Continuing in the "lite" vein (not), the rabbit stew with foie gras, chanterelles, bacon, and apples is just as appetizing as it sounds. My friend orders a pork chop that could be from a genetically modified pig it is so large. Exhausted from the risotto high, she can't eat much of it, though it's perfectly cooked. Her fiancé committed a rare misstep earlier in his choice of appetizers. Actually, he is the Master Orderer, the sort of guy who, Jedi-like, can hone in on the best thing on the menu by intuition alone. The Master Orderer now digs into a plate of short ribs with soft grits and meaux mustard. The tangy sauce cuts the sweet fattiness of the ribs. These and the stew tie for first place in the mains, though I am rather tired of short ribs because everyone's doing them now. (Does anyone know which chef/restaurant started this trend in NYC? Please comment below if so.)

By the time we leave, we all have that equally '80s feeling of having indulged in absolute gluttony. All we need now would be a couple of fat cigars and a ride home in a Lamborghini with vanity plates to top it off. But reality strikes at the sight of the J.Crew, and we somberly descend the escalators while contemplating the huge buttocks of the Fernando Botero sculpture at the base.

Even if we end up looking like that, it was worth it.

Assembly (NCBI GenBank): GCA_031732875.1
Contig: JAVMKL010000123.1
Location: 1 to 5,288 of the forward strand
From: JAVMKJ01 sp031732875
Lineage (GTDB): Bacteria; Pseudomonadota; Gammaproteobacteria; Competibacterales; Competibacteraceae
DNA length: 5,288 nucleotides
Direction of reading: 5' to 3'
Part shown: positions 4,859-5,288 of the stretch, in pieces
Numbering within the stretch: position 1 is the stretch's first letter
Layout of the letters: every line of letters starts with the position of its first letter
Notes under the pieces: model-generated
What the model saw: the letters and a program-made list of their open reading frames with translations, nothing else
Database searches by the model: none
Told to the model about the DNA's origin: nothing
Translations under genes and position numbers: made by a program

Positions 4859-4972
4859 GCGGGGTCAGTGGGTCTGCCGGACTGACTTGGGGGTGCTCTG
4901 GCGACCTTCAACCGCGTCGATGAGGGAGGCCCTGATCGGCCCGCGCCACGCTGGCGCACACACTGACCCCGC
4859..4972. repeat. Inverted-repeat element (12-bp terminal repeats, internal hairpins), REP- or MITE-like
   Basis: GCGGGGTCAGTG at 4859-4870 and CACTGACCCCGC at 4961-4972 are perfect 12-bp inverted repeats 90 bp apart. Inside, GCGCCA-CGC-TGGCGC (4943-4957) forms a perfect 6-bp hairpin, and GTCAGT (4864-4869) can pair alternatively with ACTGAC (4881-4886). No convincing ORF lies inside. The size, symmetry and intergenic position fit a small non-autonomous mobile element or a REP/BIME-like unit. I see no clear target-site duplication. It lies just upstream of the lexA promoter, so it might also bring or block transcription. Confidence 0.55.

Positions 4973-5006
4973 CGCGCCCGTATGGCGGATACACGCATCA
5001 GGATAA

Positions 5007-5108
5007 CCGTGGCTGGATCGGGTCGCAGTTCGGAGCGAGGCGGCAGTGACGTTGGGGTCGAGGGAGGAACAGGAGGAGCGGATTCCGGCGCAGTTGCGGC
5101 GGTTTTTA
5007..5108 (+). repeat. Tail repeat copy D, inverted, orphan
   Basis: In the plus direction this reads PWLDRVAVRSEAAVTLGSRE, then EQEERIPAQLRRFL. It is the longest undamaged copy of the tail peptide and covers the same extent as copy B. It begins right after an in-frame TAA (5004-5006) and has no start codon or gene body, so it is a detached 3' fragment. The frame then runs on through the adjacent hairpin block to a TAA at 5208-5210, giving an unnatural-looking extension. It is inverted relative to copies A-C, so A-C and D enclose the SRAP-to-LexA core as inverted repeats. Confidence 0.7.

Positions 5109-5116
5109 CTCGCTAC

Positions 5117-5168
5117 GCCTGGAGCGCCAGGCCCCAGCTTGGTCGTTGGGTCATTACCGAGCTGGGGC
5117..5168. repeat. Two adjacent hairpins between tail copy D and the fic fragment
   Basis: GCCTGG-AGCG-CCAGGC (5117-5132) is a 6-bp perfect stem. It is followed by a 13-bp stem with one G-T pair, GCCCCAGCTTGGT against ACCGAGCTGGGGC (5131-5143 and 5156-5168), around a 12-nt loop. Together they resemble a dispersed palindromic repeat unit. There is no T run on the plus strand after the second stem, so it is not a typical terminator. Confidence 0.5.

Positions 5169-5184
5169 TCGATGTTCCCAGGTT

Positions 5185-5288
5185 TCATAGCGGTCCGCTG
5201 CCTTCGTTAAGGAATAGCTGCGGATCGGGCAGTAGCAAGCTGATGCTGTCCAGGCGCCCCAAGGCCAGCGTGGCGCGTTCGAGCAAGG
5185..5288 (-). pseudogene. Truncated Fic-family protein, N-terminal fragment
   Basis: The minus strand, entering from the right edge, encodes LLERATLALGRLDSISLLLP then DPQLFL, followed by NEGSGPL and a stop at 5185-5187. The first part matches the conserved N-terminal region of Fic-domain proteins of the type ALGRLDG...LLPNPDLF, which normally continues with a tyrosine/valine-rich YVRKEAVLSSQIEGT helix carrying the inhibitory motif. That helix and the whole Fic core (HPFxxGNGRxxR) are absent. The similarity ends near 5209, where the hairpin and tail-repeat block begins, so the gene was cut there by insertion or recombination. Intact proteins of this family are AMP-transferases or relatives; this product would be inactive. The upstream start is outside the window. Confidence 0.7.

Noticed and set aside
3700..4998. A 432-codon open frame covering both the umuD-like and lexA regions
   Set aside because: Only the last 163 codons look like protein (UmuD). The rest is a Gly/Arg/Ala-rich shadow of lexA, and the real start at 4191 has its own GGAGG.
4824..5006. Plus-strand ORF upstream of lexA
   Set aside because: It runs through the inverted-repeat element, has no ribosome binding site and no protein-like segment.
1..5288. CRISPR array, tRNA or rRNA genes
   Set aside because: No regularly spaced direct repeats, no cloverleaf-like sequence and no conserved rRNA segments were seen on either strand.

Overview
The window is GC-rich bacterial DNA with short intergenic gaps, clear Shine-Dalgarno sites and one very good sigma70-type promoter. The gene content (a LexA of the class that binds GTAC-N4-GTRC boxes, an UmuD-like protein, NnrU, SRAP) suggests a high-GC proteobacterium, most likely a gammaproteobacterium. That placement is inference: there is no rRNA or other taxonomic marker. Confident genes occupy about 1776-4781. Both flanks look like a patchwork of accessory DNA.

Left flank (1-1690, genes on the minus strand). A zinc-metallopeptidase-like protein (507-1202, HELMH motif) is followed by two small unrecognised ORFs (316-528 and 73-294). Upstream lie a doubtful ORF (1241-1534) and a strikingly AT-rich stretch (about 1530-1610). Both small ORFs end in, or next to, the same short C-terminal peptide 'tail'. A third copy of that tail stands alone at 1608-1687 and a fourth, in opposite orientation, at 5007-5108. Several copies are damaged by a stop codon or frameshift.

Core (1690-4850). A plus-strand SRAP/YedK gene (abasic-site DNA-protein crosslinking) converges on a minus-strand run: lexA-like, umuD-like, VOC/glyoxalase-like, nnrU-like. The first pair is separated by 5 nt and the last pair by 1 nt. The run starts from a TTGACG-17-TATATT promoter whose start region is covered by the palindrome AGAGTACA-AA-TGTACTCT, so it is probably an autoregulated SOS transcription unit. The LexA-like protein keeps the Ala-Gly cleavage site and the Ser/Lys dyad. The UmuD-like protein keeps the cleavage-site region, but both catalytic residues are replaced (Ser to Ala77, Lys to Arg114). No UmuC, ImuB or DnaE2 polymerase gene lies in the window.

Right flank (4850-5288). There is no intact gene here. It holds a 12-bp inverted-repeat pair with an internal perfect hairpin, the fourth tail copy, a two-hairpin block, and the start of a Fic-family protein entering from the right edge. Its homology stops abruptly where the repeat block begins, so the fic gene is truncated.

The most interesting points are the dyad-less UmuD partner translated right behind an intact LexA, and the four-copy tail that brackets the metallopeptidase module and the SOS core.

Next up: As the Copycat Chef, I will attempt to recreate the risotto with mushroom fricassée at home and share the recipe with you, dear readers.

Café Gray
10 Columbus Circle
Time Warner Center


Bubble Tea Trend Officially Over

You know an innovative food trend is officially over when it makes its way to University Restaurant, perhaps the least creative restaurant in the world. It's a diner on University Place, right near New York University. So what do they name it? University Restaurant. The food so plain it's not even something-hyphenated-American. It's just a restaurant. On University. And now they serve bubble tea.


Tribeca on a Sunday Afternoon

Café culture thrives in Tribeca, especially on the main drag of West Broadway, where Odeon first put down roots in 1980 and many sidewalk cafés followed. Even on a drizzly day there's not much incentive to sit indoors. You'd just miss the view: the people.


Blaue Gans (Oktoberfest Has Begun)

When Blaue Gans first opened last year, chef Kurt Gutenbrunner was criticized for not even bothering to redecorate. The single, high-ceilinged loft dining room originally belonged to Le Zinc, which shut its doors after a suspicious hiatus by the owners "at the beach," as the chalkboard sign in the window once announced. It was terrible to lose not only Le Zinc's country-style pork paté with its grainy mustard and little cornichons, but the serene yet stimulating space it occupied. The old posters from art shows past - Clemente at the Guggenheim, Kiki Smith in Vienna - would presumably be demolished to make room for someone else's idea of cool.